The gap ahead moved. Chris turned the wheel to the right, tracking it carefully, and straightened up in one quick movement. The path was still unequivocally there, weaving up an incline to a wide ridge. He decided, seeing it laid out before them like a paper trail, that it was worth trying to reason with her, just to go on a little longer.

"Look there. Iíve seen that on the map. I bet itís just over that next ridge." He pointed.

Jenny stared out at the approaching ridge, then seemed to hesitate in her resolve, as if caught at a crossroads. After a moment, she picked up the folded map tucked under her thigh, found the GPS coordinates, and traced the outline with her finger.

"Okay, I see it," she said. Having the map for reference seemed to quell some of the fire in her tone. "Just the same, I think you should give it up. This isnít what I wanted to be doing on my last day."

"Me neither," Chris admitted. It was true. It wasnít what he wanted to be doing-at least, not like this-and he could sympathise with what she was probably thinking: That it was the end of their vacation and he had to go ruin it with this stunt at playing Indiana Jones.

To be sure, he had sought out this situation; this thrill he was feeling as he fought to control the vehicle-that sense of peril and adrenaline-to mark the end of their vacation as eco-tourists. What he hadnít counted on was the genuine sense of danger he was also feeling, or the way it had grown in direct proportion to their distance from civilisation. And yet, he had to give it a few more minutes, so that he could tick all the boxes in his one-time-only eco-adventure, and the Maue was his last box. He owed himself that much, after years of waiting for this.

He said in a conciliatory tone: "Jen, I know you donít like this, and I donít, either. But weíre in the Amazon, staying in a tiny rainforest town. Jungle is all there is in every direction. What else were you expecting?"

"Thatís not what I mean, and you know it."

"But we agreed on this; we were going to throw caution to the wind and have some fun."

"I never agreed to this!" Her tone had drifted towards shrillness. "You said an ecological adventure-quote, unquote-thatís what we agreed."

"I guess I did," Chris said gruffly. "Iím sorry youíre not having a good time." He changed down a gear as the incline increased. "In any case, this was about experiencing something new, away from civilisation. Weíve been wanting to come out here ever since college, and do exactly what weíre doing."

"No." She paused, apparently waiting for the Defender to clear the top of a sharp rise and finish pitching giddily downwards. "Thatís you putting words in my mouth. I wanted to see the rainforest, sure, but not like this. I didnít ask for two weeks of food poisoning, or drenching rain, or the heat and humidity. Honestly, Chris, Iíve had it. Iíve been feeling like shit the whole time weíve been here. Itís just too much at our age."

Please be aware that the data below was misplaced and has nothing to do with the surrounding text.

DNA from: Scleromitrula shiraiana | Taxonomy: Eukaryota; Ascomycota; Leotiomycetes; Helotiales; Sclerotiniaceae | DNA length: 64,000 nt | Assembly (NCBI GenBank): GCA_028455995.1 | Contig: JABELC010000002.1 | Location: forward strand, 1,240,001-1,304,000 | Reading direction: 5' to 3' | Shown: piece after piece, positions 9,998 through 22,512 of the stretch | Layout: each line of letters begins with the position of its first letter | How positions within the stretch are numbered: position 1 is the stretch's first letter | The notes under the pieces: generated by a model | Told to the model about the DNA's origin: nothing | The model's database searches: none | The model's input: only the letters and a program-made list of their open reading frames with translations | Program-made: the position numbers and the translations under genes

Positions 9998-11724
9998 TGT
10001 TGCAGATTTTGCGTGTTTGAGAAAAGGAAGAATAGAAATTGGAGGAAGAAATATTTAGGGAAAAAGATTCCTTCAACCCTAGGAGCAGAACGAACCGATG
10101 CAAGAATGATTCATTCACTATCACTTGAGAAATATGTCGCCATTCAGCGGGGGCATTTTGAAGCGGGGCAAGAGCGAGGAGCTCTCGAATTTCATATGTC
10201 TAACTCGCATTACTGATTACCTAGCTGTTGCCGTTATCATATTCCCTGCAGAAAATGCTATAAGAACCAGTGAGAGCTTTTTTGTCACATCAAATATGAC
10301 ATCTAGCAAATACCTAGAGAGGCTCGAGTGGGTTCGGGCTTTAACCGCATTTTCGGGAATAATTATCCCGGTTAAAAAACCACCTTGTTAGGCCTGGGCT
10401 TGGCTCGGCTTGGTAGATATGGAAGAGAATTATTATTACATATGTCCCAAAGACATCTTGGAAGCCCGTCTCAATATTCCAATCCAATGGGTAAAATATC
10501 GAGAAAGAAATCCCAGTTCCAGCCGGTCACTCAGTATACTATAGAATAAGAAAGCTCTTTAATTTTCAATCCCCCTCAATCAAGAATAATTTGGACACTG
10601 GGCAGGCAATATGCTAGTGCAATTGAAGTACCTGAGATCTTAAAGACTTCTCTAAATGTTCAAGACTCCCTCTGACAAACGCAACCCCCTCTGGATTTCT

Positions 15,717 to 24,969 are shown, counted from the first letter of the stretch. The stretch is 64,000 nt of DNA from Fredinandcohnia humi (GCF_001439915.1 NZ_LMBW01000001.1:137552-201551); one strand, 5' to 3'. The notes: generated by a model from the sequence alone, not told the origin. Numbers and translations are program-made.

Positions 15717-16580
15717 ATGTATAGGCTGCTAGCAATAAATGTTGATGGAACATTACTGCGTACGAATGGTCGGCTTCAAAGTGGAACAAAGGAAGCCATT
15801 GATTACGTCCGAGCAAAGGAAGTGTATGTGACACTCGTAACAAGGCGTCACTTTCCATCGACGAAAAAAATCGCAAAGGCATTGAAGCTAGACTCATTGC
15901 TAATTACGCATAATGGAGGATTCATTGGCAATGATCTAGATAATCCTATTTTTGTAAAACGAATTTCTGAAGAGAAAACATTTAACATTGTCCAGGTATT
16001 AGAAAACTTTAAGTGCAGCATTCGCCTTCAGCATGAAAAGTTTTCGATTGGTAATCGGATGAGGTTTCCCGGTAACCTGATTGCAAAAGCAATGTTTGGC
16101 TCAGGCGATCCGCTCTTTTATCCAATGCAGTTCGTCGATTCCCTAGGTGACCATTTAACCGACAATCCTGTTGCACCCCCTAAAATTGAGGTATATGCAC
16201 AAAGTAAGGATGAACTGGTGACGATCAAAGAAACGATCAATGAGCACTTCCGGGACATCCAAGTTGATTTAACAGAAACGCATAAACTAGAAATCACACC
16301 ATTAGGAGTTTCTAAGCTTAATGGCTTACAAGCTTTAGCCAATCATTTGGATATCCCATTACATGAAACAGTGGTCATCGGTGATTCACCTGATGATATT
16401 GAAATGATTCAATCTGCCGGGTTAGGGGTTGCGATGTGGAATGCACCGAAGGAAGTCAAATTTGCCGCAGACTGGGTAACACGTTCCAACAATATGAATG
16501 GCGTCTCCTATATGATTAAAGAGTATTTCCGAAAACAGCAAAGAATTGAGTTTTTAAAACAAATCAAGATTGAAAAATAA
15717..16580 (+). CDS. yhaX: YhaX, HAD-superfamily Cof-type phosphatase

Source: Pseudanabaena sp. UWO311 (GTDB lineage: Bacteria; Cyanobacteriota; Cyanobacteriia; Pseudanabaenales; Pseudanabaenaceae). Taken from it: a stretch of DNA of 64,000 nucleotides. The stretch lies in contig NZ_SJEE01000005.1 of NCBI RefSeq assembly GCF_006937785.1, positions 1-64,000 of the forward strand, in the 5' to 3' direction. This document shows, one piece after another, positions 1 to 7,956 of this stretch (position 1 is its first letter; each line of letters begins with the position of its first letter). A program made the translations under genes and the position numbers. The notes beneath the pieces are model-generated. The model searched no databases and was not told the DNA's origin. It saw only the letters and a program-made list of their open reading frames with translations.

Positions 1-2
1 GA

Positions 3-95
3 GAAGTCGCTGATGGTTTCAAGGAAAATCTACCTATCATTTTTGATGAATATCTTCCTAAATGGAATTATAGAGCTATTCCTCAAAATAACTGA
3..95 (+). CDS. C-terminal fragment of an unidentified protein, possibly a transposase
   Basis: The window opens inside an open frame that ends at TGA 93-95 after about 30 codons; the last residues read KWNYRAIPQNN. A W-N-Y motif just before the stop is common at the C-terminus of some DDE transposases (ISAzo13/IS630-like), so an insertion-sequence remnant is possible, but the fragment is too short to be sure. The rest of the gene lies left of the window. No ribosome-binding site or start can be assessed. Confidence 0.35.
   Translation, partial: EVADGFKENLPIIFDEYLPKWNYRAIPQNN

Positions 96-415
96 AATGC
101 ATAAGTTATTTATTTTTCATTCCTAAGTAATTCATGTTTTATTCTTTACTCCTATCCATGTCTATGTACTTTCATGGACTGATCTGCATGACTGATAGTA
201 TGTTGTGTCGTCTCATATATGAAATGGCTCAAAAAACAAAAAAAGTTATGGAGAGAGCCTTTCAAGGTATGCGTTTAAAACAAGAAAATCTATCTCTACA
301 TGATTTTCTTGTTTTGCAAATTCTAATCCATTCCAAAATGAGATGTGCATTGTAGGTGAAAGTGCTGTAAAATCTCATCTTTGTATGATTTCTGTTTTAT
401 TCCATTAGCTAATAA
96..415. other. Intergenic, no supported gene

"Our age?" He forced a nervous laugh. "Weíre forty, Jen. Thatís not even middle-aged!" But you think it is, donít you?

"Well, itís too much for me." She watched the jungle rush past her window for a moment. "The map said the village was two miles east of Palora. We must have taken a wrong turn somewhere, because it feels like weíve gone ten." A branch struck the window next to Jenny, soliciting another cry of agony.

When Chris turned to look he saw that the force of the blow had cracked the glass. He glanced down at the dashboard; the tank was quarter full, and the temperature gauge was running worryingly hot. He was still thinking about the temperature when the truck slammed down into a large pothole, almost throwing Jenny from her seat. The map fluttered down into the footwell.

With a grunt, Jenny put a muddy boot up on the dash, pushed back into her seat, and braced herself against the hot metal of the doorframe.

Chris turned to look at her, then back just in time to see a large shape rush at them, followed by a loud thwack! He flinched involuntarily and blew air out through his pursed lips.

A hanging vine had smacked the windscreen dead centre, leaving a dirty imprint. He turned on the wipers, but they just spread the filthy stain in a wide arc. He heard Jenny take a breath, in readiness to say something, but instead she screamed.

"Chris-look out!"

Chris saw the hulking black object in their path a moment too late, but in that instant, some deadly intuition came to him: Their lives were about to change.

He tugged at the wheel, the car swayed and Jenny slammed into him. There was a loud thump from underneath and suddenly the Defender climbed into the air, its engine whining like a wounded animal as the wheels came free of the ground.

Jenny screamed as she saw treetops through the windscreen, then the muddy ground as the vehicle slammed back to earth and ploughed into shrubs before coming to a dead stop.

The engine spluttered, then stalled.